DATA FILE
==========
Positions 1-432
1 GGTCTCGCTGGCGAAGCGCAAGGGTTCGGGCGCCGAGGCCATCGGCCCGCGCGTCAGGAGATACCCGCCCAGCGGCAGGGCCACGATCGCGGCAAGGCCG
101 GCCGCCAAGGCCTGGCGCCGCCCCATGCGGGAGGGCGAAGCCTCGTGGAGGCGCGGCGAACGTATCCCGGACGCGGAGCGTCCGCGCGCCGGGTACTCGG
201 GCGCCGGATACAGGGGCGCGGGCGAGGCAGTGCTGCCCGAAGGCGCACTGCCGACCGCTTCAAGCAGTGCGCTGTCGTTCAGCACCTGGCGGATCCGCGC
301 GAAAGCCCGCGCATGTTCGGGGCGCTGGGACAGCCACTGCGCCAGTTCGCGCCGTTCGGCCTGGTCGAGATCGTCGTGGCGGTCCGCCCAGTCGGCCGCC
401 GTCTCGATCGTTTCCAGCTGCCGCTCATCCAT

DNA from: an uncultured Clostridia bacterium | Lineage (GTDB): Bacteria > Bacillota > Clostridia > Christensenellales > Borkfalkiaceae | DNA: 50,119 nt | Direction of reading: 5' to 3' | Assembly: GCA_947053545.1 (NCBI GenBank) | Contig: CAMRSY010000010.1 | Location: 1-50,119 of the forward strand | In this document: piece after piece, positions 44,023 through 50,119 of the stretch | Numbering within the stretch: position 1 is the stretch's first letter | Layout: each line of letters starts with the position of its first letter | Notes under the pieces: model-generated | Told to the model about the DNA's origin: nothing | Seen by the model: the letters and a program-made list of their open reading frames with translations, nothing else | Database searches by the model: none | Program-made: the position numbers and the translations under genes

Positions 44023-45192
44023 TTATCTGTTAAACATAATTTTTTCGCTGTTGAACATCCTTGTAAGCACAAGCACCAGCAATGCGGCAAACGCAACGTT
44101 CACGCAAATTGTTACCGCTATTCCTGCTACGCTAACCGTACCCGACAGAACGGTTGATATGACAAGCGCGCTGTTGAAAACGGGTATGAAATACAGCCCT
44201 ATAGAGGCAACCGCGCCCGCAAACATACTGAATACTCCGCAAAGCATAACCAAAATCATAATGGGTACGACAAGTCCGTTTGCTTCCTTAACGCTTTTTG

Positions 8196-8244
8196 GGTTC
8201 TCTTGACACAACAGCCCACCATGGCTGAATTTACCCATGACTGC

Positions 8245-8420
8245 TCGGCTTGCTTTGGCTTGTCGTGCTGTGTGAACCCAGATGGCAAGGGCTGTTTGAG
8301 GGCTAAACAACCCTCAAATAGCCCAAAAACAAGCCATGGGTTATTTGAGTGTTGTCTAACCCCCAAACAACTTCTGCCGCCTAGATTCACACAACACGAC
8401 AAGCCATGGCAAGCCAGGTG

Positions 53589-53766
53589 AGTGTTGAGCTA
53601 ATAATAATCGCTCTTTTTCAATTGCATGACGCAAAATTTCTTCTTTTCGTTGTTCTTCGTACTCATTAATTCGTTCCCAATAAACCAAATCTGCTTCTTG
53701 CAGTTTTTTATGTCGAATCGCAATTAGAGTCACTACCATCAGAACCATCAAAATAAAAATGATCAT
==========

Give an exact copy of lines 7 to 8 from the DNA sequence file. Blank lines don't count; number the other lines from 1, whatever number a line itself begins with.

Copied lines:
DNA from: an uncultured Clostridia bacterium | Lineage (GTDB): Bacteria > Bacillota > Clostridia > Christensenellales > Borkfalkiaceae | DNA: 50,119 nt | Direction of reading: 5' to 3' | Assembly: GCA_947053545.1 (NCBI GenBank) | Contig: CAMRSY010000010.1 | Location: 1-50,119 of the forward strand | In this document: piece after piece, positions 44,023 through 50,119 of the stretch | Numbering within the stretch: position 1 is the stretch's first letter | Layout: each line of letters starts with the position of its first letter | Notes under the pieces: model-generated | Told to the model about the DNA's origin: nothing | Seen by the model: the letters and a program-made list of their open reading frames with translations, nothing else | Database searches by the model: none | Program-made: the position numbers and the translations under genes

Positions 44023-45192